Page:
Academic Continuity
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Tests

To assess learner work in online courses, instructors may decide simply to import an assessment instrument from a textbook question bank. Learners can easily “cheat” on these assessments; even if the learners use lock down browsers on one device, their other devices are available and can connect to course materials and the internet.

Another challenge that assessments may present to learners is that the assessments may not assess learner progress to course objectives or the link to course objectives may not be visible to learners.

Moreover, if instructors and learners are working with limited bandwidth, holding bandwidth for an online assessment may not be the most optimal. For these reasons, best practices for testing include:

  • asking questions that require combinations of materials from a variety of weeks/modules/units
  • reworking questions from a test bank so that learners cannot Google them
  • reverse the answers and questions on exams already created
  • clearly state question stems 
  • avoiding “all/none of the above” responses and “yes/no” or “true/false” 
  • most importantly, re-think the why of testing

Seek to find out if learners have reached the objectives to which you were teaching, not “finished the work” or “have done the homework.” Given a rubric, learners may willingly suggest ways to demonstrate their learning in multiple modalities, perhaps without the time limits imposed by the online version of a traditional test. The more modalities instructors can use to assess learner progress to course goals, the better.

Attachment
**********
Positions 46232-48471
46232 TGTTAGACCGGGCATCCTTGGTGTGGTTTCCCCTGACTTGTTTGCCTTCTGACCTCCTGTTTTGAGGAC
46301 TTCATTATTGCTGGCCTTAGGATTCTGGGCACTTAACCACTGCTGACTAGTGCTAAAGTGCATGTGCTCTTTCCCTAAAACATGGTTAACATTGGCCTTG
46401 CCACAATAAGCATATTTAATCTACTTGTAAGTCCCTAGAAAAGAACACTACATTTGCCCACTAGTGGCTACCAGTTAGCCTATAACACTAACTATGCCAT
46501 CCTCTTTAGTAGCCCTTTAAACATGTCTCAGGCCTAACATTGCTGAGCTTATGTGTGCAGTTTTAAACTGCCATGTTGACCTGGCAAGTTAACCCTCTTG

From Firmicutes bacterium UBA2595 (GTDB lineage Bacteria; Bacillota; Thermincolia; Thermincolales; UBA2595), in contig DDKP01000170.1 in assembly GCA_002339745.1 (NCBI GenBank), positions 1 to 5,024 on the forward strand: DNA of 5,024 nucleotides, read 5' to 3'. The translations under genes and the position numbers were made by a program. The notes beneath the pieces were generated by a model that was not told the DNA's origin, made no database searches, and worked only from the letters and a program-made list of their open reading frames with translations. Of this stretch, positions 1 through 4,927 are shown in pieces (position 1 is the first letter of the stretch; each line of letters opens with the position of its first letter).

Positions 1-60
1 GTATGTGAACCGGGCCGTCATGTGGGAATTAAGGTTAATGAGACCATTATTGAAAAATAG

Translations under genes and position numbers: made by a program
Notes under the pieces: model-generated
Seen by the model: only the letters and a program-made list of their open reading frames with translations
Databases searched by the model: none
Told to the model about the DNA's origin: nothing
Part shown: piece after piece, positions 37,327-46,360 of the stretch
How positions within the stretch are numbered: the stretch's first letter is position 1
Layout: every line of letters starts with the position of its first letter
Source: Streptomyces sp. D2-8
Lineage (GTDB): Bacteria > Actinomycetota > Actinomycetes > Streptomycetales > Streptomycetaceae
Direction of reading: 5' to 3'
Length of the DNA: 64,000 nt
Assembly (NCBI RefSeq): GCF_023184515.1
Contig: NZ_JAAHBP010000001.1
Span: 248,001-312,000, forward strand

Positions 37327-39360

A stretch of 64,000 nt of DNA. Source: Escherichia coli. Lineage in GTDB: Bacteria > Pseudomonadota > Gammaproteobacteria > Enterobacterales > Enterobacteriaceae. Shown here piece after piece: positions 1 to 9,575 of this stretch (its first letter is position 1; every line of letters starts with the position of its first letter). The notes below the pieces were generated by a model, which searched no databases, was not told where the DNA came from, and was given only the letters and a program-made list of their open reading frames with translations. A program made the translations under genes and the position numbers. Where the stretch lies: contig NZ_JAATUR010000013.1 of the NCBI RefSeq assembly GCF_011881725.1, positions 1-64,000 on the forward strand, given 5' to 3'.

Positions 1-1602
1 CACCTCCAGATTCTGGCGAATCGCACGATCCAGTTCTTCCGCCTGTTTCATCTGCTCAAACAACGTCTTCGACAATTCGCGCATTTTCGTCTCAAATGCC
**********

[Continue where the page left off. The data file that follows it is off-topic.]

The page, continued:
Quizzes

Online quizzes are an opportunity to provide feedback to learners and to assist them with learning. A Quiz in Blackboard is created in the same manner as a Test, the difference is noted in the design and purpose of either a quiz or a test.  

  • A unit or chapter pre- and post-quiz assessment can guide learners to concentrate on areas and provide them motivation for mastery. 
  • Quizzes can be used to provide feedback and check for understanding. 
  • Many textbooks have quiz banks, but these may not be the best way to check for understanding. Also, answers to these tend to be available online.
  • For self-checks, instructors can allow for multiple attempts on the quiz. 
  • To build upon understanding in course material, instructors can use quizzes as a self-reflection for learners to check themselves and to evaluate the overall learner cohort for proficiency. 
  • Instructors may also use quizzes as check-ins to measure learners' understanding of topics and to align to course learning objectives. 
  • Provide feedback in the quiz answers so that learners can use quizzes as learning tools and to check their own understanding. 
  • Organize quizzes by topic, week, chapters or units, and keep quizzes short. 
  • Use the learner’s objectives as a reference for their progress and understanding. 
  • A quiz can be a way to receive information and feedback from the learners in the class. Examples include:  ask the class to provide feedback about the murkiest point and most difficult concepts in the class.  Ask the students to write quiz or test questions and provide the correct answers. 
  • The same tool in Blackboard is used to create Tests and Quizzes. 

Quizzes may not be the best possible option for learners to demonstrate their progress toward course goals and objectives or even to check their progress to goals and learning objectives. Does another mode or method of evaluation exist for this purpose? Could it be useful in this circumstance? 

Sources and Relevant Links

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